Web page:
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Title: Mixed methods investigation of distress related to psychosis experiences
Author: Akoral, Melissa
ISNI:       0000 0004 7966 6111
Awarding Body: Queen Margaret University, Edinburgh
Current Institution: Queen Margaret University
Date of Award: 2019
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Distress associated with psychosis experiences has been related to the maintenance of psychosis experiences and people's need for care. However, the mechanisms responsible for its maintenance remain unclear. Thus, this mixed methods project investigates experiential and psychological vulnerability factors contributing to distress related to psychosis in a clinical sample living in the community. This is done in order to determine whether specific vulnerability factors also act as maintenance factors for people in care. Therefore, these are assumed to be distinct. In the first study, a cross-sectional design (N= 60) was used to investigate the role of specific emotion regulation and metacognitive difficulties in the relationship between insecure attachment dimensions and distress related to psychosis experiences. Multiple regression analyses were conducted to determine which subscales predicted distress related to psychosis and significant predictors were taken forward to mediation models. Mediation analysis showed that only need for control mediated the relationship between insecure attachment and distress related to positive symptoms. Further, only limited access to emotion regulation strategies mediated the relationship between attachment anxiety and distress associated with both negative symptoms and to depressive symptoms in psychosis. These results expand on previous research by suggesting specific vulnerability factors that are related to distress associated with different symptoms. In the second study, Interpretative Phenomenological Analysis was used to analyse 10 in-depth qualitative interviews which explored people's appraisals of their experiences of psychosis. Four inter-related themes emerged; (1)lacking control, (2)change - renegotiating a personal and social identity, (3)living in fear, and (4)multiple realities. The importance of 'control' is highlighted throughout all the themes, as negative appraisals about perceived control underpins experiences. This study demonstrates the importance of people's appraisals to how they make meaning of and respond to psychosis experiences. Together, these studies emphasise that distress relates to psychosis experiences as a whole rather than specific symptoms. The two studies were integrated and interpreted using a joint display method. People's perceived lack of control and unhelpful interpersonal relationships were found to contribute to the maintenance of distress related to psychosis experiences. Implications of these findings are discussed.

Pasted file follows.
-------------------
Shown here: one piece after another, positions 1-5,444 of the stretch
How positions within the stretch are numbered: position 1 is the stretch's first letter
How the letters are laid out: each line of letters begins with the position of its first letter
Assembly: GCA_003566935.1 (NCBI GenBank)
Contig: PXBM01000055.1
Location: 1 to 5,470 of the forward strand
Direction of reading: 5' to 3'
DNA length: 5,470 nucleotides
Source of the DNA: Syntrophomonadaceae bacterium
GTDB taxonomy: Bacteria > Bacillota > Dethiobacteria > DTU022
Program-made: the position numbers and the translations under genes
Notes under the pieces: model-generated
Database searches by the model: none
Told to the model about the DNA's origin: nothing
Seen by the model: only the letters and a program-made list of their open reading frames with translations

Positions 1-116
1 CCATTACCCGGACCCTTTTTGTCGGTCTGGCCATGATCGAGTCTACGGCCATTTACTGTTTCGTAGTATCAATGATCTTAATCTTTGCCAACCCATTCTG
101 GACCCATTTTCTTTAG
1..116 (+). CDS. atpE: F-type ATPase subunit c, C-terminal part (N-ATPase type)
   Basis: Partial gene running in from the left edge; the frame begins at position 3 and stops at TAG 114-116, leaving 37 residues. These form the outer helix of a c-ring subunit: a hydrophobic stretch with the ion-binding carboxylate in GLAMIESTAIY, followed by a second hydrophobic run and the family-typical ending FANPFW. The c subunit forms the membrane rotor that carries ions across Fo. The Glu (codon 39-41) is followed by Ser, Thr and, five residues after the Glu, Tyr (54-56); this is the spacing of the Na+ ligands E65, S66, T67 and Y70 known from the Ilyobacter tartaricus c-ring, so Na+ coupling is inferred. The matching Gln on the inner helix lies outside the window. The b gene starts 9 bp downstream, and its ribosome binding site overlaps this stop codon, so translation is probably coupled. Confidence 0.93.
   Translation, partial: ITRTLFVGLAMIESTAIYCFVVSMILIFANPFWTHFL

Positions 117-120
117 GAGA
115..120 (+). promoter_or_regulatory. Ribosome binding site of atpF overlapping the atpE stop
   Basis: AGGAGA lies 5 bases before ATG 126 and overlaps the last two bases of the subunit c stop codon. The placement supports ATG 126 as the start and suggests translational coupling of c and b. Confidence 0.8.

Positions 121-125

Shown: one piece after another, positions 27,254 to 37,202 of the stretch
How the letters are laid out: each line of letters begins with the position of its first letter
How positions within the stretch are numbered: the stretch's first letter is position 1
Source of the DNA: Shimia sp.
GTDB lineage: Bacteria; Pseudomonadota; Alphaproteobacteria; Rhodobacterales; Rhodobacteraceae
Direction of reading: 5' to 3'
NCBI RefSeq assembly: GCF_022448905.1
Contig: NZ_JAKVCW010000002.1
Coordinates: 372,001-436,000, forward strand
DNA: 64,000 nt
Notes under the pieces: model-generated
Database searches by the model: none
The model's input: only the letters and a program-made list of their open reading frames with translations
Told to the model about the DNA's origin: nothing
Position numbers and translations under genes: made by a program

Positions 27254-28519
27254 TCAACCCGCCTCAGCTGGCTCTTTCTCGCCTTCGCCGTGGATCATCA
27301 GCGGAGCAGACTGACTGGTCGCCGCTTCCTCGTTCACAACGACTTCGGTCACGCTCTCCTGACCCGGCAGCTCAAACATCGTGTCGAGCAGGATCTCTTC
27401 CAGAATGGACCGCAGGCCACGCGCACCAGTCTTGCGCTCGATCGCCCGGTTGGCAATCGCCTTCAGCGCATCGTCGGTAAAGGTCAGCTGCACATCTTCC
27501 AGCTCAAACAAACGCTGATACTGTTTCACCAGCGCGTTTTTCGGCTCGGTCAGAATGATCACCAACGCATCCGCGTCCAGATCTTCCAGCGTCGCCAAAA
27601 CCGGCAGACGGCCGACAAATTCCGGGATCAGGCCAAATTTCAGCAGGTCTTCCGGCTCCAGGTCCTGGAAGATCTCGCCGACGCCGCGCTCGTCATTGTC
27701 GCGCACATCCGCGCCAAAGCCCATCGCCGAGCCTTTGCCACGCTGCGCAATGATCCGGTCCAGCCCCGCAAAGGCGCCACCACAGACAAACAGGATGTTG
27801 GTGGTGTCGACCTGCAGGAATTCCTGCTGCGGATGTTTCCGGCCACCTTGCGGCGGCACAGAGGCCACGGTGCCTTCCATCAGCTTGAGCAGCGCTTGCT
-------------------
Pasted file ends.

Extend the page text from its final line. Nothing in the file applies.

Supervisor: Not available Sponsor: Not available
Qualification Name: Thesis (Ph.D.) Qualification Level: Doctoral
EThOS ID:  DOI: Not available